We learned yesterday that PM Farmajo resigned all of a sudden despite wide popular support, and the evidence of growing parliamentary support as well. His resignation was entirely unexpected and must come as a shock to all those who displayed their support in public demonstrations inside the country and outside it, the latest of which was the public demonstration that was held in London yesterday. The news leaking from Villa Somalia states that he was given in the presence of Sheikh Sharief, the President, a one-hour ultimatum by the general commanding AMISOM troops to which the PM had no option but to comply. Deputy Prime Minister Abdulweli, a friend, was appointed as PM ad interim. With an impeccable background Abdulweli will, I am sure, equate himself of the tasks entrusted to him. But this should be a dark day for Somalia, for what happened represents the triumph of power over principle, of treachery over nationalism, and of personal rule of constitutional rule.
Despite the repeated reaffirmation of the UN Security Council of Somalia’s sovereignty, political unity and territorial integrity we are confronted today with the stark, ugly and shocking reality that the country’s sovereignty is only nominal and the old gunboat diplomacy is alive and well. That kind of diplomacy was the modus operandi of imperialist powers in ages past. But, since the rise of a liberal world order following the Atlantic Charter, the formation of the United Nations Organization, and improvements in transport and communication between different parts of the world, the demise of imperialism was hastened and gunboat diplomacy has been condemned, discarded and relegated to that dark age in which nations were bullying one another. Nevertheless, there are instances such as the one we witnessed in Mogadishu today where it evinces some signs of life.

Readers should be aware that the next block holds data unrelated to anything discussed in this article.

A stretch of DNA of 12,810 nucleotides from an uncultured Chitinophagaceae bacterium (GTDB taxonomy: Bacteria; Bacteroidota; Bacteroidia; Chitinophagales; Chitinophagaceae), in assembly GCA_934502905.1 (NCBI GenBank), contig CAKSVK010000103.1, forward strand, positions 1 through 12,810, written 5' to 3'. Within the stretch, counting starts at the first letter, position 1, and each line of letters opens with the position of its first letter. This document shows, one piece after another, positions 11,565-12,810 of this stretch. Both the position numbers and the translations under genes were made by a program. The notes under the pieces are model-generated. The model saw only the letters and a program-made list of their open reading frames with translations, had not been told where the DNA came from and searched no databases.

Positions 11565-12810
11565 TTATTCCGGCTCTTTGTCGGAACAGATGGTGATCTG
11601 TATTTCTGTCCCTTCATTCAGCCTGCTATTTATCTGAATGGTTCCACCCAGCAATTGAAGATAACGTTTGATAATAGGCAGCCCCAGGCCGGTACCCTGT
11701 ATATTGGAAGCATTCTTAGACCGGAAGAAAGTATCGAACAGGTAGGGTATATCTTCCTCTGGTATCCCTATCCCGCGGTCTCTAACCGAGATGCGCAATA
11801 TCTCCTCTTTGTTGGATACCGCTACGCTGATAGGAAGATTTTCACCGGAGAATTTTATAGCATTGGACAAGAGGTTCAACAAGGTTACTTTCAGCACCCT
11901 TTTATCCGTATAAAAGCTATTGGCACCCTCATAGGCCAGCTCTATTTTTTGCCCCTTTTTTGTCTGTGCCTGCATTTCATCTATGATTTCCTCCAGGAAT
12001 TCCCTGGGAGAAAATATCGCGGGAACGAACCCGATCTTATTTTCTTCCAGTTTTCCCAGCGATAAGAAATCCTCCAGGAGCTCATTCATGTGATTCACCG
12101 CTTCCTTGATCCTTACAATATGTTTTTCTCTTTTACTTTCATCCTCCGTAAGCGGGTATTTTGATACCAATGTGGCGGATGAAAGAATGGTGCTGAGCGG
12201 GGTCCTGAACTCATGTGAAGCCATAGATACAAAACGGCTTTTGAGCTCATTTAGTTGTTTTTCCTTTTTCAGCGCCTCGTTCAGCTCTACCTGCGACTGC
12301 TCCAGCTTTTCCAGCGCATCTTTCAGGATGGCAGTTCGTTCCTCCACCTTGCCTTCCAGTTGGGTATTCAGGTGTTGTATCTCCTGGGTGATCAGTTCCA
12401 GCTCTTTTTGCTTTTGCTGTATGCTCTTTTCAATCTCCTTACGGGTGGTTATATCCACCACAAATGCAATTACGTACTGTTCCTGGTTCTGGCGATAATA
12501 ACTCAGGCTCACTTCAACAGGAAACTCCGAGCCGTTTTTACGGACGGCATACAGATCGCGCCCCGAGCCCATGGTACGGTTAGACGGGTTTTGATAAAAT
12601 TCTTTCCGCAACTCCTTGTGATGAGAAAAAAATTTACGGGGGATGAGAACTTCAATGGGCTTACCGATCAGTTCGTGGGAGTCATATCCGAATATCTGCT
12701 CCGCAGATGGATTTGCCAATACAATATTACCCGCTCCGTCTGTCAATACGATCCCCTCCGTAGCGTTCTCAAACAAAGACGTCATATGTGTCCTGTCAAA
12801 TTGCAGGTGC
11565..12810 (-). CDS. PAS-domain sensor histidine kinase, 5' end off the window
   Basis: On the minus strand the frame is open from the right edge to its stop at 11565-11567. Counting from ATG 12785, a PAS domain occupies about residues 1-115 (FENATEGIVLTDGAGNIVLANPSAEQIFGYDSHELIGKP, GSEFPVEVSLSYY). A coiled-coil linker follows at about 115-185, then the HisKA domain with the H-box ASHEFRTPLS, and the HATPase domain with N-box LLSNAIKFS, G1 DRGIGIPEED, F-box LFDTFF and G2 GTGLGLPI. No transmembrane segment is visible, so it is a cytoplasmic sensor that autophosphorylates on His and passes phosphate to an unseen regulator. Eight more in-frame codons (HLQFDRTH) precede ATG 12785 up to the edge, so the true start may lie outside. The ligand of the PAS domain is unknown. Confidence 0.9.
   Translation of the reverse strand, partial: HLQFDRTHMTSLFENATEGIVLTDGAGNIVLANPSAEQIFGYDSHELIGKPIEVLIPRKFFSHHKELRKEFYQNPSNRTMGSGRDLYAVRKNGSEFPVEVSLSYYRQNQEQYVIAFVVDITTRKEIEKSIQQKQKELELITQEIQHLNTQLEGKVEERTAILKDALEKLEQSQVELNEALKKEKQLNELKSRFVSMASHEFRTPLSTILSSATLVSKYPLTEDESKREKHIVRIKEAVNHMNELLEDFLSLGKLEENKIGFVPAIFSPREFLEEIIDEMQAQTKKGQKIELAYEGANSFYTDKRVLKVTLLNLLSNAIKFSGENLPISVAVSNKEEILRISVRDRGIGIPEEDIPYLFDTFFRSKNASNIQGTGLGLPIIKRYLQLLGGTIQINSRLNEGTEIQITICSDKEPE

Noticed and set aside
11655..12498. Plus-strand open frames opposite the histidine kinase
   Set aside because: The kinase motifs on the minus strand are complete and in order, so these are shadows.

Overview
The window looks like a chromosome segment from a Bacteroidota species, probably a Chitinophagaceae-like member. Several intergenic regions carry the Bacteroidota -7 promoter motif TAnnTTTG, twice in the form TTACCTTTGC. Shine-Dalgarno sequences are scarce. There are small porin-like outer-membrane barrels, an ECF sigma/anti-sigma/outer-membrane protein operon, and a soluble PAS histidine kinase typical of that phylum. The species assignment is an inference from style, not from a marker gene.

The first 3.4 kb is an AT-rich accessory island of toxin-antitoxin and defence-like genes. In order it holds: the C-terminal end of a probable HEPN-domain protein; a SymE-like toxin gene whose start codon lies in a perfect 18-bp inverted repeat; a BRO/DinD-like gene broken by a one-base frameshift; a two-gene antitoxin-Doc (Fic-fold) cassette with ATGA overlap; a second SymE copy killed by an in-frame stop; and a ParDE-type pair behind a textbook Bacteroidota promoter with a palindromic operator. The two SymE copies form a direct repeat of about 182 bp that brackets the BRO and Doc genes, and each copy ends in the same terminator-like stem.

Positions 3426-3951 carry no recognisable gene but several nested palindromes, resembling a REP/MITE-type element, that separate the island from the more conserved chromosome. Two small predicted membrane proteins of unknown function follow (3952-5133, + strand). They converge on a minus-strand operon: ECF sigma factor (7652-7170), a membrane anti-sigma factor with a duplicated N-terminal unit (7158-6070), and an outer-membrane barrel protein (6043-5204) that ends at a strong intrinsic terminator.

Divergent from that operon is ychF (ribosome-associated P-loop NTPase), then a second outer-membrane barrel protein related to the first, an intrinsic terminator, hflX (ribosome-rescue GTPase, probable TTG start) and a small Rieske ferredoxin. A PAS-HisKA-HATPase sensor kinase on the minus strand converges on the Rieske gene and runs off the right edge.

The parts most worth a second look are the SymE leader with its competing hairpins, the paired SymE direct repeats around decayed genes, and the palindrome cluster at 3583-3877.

Yoweri Museveni, the President of Uganda, flew to Mogadishu the other day to salvage the Kampala Accord which had been signed under his auspices a few days before and which was now teetering on the brink of collapse in consequence of widespread rejection. He of course has boots on the ground in Somalia and can influence, if not dictate, the decisions of the TFG. Obviously, his country has an interest in the restoration of peace to Somalia owing to the fact that it has more than five thousand of its uniform-bearing sons fighting the Shabab on Somali soil. I have no doubt that they want to go back home as soon as possible instead of being maimed and killed on a foreign soil and for a cause which is not really their own. I am sure we should all be grateful that the AU and President Museveni in particular are trying to prevent the country from falling into the hands of the Shabab.